Saturday, January 3, 2015

Spirit of George Kobolt lives on in Tribune



"Howdy and good morning," headlined the top of the page for the Palmer Lake - Monument News for the Jan. 15, 1965 edition of the paper. It was the second issue.
George Kobolt ran a photo of himself, and a caption that said, "Don't shoot this man, if you see him 'casing the joint' — It's Editor Geo. Kobolt, in a light blue 1962 or a green 1963 Chevrolet (Wagon) and he is probably trying to show a merchant how advertising doesn't cost — It pays!"
Years later, I would listen to ghost stories related of how old Geo. could be heard rattling around sometimes at night at what once was the reinforced basement of the former printing plant at 319 Perry Street in Castle Rock. The stories were most frequently focused on the area that was once under the presses known as the 'morgue' because it was where all the dead papers went.
"To answer the questions that arose from my visit to the Palmer Lake-Monument Post Offices last Friday morning, and advertising calls made Monday by our Bob Shchultz — We are concerned about the success of the new paper," Kobolt wrote.
"Because the Columbine Herald didn't make it, and another paper is having its troubles. Yes, I am familiar with both instances for we printed for another gentleman, the Columbine Herald. In those days, we were platen press printers and in my estimation, no newspapers could be printed economically in small quantities with that method. So, I held off until we purchased our present lithographic press."
Kobolt was proud of the new equipment, and at the same time cautious and distant, about a competitive product sometimes printed in the Tri-Lakes market at the time.
"It is the largest press of its type between Denver and Colorado Springs — even Littleton. The other paper we print when it is brought to us to print. We are the only commercial printers for it, not editors or business managers — wonderful people endeavoring to put it out for the area."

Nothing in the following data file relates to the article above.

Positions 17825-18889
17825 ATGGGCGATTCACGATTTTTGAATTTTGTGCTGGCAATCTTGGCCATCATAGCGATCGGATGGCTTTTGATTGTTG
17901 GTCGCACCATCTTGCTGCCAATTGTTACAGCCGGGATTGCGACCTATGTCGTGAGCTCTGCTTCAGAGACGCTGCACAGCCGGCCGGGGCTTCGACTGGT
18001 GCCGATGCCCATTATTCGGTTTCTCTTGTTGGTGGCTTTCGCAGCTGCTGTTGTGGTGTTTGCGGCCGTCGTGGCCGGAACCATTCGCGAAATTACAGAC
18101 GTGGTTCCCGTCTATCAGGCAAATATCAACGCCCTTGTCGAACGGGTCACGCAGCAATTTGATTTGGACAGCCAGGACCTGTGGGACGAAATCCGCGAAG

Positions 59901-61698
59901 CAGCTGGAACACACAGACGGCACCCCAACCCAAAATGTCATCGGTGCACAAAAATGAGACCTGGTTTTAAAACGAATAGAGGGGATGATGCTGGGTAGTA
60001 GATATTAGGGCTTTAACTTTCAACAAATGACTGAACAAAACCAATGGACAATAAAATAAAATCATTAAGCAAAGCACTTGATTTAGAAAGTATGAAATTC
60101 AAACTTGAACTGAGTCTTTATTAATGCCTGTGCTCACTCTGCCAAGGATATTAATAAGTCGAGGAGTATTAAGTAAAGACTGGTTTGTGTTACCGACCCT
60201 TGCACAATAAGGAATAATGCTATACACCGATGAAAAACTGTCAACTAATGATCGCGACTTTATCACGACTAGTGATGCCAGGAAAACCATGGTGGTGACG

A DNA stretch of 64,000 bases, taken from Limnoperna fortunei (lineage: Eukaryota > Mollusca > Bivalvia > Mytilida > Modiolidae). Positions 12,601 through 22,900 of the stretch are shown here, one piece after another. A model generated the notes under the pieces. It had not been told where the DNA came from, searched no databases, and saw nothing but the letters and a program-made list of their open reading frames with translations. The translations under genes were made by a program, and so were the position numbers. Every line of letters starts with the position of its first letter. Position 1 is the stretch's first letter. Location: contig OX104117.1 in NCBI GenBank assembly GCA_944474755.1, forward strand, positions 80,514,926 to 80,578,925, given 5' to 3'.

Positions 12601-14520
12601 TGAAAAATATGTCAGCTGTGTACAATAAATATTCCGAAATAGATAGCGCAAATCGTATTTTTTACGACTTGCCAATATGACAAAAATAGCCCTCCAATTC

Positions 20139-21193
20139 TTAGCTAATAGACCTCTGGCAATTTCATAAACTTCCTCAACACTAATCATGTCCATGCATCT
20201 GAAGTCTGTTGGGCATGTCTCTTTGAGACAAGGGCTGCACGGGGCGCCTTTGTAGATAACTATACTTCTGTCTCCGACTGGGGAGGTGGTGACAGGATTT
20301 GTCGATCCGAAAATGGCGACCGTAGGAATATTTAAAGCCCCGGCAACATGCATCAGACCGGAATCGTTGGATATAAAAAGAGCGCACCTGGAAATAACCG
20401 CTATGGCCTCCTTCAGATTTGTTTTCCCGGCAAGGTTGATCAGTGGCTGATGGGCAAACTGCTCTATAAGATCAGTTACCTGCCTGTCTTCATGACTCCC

He answered a question about affiliations with other nearby papers at the time. "Are you Geo. Kobolt, connected in any way with either of the Colorado Springs papers?"
"No. I am a printer. Independent as a married man can be, with a 24-year-old married daughter and a 16-year-old son. I have no connections with the papers there — I'm just a little 'feller' competing in a world of tycoons," he answered and expounded upon the things his new paper was not trying to do.
"You will see ads from here and there. That is the choice of the businessmen to make. Please, do not take it as an indication that editor Geo. is trying to change your buying practices — Buy at home.
He noted the presence then of such fine establishments as Higby Mercantile, Glenside Store, McCall Mercantile, Churches including Little Log Church, St. Peter Catholic, Monument Community Presbyterian and others.
In closing, Geo. Kobolt had this to say about the new paper more than a half century  ago.
"This little Palmer Lake-Monument News is not out to cover the world — just the area of our local interest."
The Palmer Lake - Monument News has maintained that strategy for those 51 plus years and eventually became, over time and different editors and publishers, the Tri-Lake Tribune. The spirit of Geo. Kobalt lives on in the Tribune. Watch for details as we gear up to continue our tradition of more than half a century of local publishing history, and the businesses, sources, readers, advertisers, and friends who helped make it possible in coming editions.  And we will offer clues on where we are going for our next 200 years.

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